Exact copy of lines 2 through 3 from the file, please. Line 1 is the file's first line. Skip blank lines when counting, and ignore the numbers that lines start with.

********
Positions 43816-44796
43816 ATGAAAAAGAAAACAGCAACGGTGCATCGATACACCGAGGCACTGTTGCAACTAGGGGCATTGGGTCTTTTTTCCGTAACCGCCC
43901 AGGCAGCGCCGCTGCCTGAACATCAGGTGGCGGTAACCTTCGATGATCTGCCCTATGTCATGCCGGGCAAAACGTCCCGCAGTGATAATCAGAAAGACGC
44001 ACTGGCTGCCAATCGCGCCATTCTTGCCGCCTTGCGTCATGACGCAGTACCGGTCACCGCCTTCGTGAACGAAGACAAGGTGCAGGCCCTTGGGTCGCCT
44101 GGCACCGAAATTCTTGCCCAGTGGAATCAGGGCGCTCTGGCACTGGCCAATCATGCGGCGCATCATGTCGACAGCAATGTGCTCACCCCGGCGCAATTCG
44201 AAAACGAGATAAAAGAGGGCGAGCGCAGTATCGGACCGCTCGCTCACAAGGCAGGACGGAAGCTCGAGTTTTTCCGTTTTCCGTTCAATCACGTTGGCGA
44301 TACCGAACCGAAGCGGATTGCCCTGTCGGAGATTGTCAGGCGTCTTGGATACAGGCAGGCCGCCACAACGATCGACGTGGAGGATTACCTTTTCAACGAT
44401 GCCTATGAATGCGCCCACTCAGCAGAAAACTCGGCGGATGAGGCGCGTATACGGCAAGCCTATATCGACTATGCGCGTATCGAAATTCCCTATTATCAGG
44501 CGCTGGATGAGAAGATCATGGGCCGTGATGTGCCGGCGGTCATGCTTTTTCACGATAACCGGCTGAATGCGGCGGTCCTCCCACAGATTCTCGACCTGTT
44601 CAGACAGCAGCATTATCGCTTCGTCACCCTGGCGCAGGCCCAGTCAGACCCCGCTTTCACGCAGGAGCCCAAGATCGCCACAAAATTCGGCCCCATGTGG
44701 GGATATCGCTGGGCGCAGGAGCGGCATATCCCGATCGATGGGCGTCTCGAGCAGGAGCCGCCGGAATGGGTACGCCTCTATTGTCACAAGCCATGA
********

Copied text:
43816 ATGAAAAAGAAAACAGCAACGGTGCATCGATACACCGAGGCACTGTTGCAACTAGGGGCATTGGGTCTTTTTTCCGTAACCGCCC
43901 AGGCAGCGCCGCTGCCTGAACATCAGGTGGCGGTAACCTTCGATGATCTGCCCTATGTCATGCCGGGCAAAACGTCCCGCAGTGATAATCAGAAAGACGC